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CR 71:63-73 (2016)  -  DOI:

Projections of severe heat waves in the United Kingdom

M. G. Sanderson*, G. P. Ford 

Met Office, Fitzroy Road, Exeter EX1 3PB, UK
*Corresponding author:

ABSTRACT: Climate change is expected to impact upon public health via changes in mortality rates associated with rising temperatures. This study analysed changes in characteristics of heat waves in the UK using an ensemble of regional climate model simulations generated with the Special Report on Emissions Scenarios (SRES) A1B scenario. The heat wave definitions are employed by Public Health England for issuing warnings to vulnerable people in England. In agreement with previous studies, the numbers and frequencies of heat waves are projected to increase across the UK as the climate warms. In the model, the number of heat wave days increased by up to 2 d decade-1 during the twenty-first century, with the highest rates in South East England and the lowest in western coastal regions. The heat wave season, represented as the months affected by heat waves, was projected to expand from July and August in the present day climate to May to September by the middle of the twenty-first century, with occasional heat waves in April and October by the end of the century. In some parts of England and Wales, extreme heat waves lasting >20 d were projected to occur once per decade by the end of the twenty-first century. By the end of the century, over half of the UK would be under heat wave conditions at some point in every year. The most extreme heat wave would affect between 62 and 85% of the UK land area and would last for 8 consecutive days.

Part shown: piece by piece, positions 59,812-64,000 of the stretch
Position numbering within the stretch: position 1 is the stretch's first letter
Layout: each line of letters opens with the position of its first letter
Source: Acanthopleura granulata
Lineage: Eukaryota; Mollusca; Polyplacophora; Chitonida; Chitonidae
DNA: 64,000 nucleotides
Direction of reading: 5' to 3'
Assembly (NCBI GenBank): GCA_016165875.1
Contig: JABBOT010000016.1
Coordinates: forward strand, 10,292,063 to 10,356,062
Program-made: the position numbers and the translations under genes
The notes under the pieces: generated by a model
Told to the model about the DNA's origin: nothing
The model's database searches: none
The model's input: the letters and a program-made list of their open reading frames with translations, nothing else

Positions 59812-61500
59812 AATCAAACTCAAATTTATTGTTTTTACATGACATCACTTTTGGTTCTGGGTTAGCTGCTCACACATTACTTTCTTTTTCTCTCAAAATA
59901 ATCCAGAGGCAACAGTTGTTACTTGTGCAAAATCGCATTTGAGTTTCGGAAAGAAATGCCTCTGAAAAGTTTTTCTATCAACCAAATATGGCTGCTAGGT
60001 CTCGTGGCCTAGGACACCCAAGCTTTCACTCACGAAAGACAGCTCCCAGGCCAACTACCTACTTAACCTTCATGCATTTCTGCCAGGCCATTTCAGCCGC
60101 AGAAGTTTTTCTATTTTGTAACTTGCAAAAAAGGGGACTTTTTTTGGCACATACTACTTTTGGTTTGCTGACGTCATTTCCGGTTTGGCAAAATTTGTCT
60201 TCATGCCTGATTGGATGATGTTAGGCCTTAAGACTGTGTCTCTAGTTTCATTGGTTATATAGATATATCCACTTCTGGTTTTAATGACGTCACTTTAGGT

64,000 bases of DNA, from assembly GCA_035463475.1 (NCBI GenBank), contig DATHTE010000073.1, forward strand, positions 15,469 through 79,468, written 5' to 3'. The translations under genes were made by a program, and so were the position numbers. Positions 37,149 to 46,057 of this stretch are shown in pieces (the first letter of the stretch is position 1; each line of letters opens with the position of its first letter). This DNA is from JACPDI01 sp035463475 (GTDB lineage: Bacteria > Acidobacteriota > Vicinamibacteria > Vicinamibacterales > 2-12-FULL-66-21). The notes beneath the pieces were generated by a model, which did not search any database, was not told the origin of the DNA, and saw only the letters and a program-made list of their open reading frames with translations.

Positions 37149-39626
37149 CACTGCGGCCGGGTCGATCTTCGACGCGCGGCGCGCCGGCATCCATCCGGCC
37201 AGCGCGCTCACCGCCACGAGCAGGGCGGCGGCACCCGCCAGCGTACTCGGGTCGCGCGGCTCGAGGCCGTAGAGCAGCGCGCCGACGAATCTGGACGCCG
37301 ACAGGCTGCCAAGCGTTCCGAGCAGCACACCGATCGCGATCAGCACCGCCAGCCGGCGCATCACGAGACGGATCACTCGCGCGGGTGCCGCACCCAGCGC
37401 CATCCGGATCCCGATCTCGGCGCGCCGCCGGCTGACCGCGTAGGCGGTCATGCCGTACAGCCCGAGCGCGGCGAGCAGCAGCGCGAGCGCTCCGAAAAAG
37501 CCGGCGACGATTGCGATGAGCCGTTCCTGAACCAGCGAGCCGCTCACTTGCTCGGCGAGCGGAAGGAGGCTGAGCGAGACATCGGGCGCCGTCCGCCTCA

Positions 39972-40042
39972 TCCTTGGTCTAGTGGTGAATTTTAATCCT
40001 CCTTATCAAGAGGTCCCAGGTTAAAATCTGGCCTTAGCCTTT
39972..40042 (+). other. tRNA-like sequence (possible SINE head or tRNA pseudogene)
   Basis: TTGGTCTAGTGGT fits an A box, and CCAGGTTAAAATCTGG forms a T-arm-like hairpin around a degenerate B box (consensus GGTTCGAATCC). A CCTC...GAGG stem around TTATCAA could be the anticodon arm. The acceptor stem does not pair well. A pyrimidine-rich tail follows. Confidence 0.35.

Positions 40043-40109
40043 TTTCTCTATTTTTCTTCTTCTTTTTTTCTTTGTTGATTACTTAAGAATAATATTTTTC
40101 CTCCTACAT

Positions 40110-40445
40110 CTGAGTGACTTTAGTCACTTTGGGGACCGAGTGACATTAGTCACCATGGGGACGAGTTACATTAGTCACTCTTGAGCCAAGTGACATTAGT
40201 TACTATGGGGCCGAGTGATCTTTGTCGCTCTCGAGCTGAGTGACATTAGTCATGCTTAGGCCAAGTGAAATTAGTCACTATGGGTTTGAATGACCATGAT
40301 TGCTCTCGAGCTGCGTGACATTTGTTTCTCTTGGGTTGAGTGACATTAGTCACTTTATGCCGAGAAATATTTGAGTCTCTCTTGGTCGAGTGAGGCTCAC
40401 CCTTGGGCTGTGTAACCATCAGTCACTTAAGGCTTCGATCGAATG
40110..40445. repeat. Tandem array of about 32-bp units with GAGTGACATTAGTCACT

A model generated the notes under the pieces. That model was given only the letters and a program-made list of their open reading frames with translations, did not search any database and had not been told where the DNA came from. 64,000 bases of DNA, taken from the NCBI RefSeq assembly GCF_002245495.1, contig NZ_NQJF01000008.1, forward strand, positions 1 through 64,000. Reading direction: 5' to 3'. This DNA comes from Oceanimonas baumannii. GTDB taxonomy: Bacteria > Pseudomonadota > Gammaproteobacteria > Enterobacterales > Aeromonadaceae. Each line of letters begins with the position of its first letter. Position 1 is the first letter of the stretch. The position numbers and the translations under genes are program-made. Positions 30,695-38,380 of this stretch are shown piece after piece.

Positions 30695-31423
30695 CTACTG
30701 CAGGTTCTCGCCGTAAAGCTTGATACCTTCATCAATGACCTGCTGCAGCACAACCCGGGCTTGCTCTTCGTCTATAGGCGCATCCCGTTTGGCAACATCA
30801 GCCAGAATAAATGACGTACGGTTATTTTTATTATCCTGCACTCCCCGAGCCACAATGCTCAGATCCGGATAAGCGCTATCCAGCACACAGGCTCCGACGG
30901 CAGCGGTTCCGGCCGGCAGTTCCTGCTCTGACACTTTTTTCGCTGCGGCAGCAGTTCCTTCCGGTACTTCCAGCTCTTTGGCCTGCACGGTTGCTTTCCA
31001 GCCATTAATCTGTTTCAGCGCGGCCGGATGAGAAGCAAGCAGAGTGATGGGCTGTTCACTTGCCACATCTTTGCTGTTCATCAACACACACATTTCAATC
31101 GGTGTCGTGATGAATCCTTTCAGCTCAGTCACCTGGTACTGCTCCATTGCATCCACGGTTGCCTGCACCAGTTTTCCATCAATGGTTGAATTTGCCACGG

KEY WORDS: Heat waves · Mortality · Climate models · Projections · UK

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Cite this article as: Sanderson MG, Ford GP (2016) Projections of severe heat waves in the United Kingdom. Clim Res 71:63-73.

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